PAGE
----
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My license is reinstated but I still have to have interlock?

In late 2011, Oklahoma passed the Erin Swezey Act which mandates additional ignition interlock installation on Oklahoma drivers reinstating their driver’s license after a DUI (driving under the influence)or APC (actual physical control).  On a first time revocation for these charges, the license revocation or suspension period is 180 days.  This time frame can be modified to allow driving with the installation of an ignition interlock in the vehicle.  Upon the expiration of the 180 days, the licensee may reinstate.  However, if the revocation was the result of a refusal to take the state’s chemical test, or, a test result with a BAC of .15 or more, than the licensee will be required to have an interlock on his car for an additional 18 months.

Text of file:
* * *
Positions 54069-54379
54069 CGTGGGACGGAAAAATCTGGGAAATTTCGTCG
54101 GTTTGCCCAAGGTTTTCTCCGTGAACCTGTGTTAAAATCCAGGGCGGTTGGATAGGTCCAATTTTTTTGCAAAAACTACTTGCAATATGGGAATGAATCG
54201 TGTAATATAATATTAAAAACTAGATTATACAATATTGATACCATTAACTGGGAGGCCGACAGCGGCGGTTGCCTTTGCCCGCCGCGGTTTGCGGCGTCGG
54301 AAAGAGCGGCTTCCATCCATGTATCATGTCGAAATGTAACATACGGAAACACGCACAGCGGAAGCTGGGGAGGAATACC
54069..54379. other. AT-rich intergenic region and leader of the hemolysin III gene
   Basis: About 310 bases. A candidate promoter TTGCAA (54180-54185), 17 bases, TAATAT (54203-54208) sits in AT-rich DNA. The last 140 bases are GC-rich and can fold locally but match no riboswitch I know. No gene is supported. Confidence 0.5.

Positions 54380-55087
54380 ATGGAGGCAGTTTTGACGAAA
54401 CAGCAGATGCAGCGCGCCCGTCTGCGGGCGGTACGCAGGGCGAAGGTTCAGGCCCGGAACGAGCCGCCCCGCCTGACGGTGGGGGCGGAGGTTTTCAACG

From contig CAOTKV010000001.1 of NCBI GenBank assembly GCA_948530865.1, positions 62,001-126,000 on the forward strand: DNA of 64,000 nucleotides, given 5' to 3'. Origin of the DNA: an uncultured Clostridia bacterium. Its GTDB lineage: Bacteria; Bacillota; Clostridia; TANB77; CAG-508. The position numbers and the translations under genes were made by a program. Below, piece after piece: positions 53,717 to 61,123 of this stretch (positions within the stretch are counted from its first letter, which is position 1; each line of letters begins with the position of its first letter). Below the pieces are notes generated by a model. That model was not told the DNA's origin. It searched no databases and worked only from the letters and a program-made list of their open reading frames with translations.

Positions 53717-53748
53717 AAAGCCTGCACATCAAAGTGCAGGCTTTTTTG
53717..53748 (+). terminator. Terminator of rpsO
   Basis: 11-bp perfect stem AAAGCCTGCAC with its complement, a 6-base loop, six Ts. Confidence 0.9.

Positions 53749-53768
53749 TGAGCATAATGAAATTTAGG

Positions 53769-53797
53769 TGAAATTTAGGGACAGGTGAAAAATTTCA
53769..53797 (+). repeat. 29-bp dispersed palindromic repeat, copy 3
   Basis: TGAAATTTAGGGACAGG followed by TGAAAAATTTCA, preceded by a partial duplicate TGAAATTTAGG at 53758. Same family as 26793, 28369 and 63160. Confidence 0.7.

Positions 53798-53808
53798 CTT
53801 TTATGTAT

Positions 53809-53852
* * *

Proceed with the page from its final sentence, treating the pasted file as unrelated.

If the licensee has a second revocation or suspension for APC or DUI within a ten year look back time frame, the license revocation or suspension will be for a period of one year which can still be modified to allow driving as long as an interlock is in the vehicle.  However, the Oklahoma Department of Public Safety (DPS) will require the installation of an interlock for an additional four years after reinstatement.  This additional four years is required regardless of the breath or blood test results or whether it was a test refusal.

If the licensee has a third revocation or suspension during the ten years, he/she will be looking at a three year revocation or license suspension which can still be modified with the installation of the ignition interlock device.  However, after reinstatement, he/she will be required to have the interlock for an additional five years under the Erin Swezey Act.

During the time the licensee has reinstated and is driving with an interlock under the Erin Swezey Act, he is a valid licensed driver.  The requirement of the interlock is a restriction on the license similar to having to have glasses if visually impaired.

 

About the Author: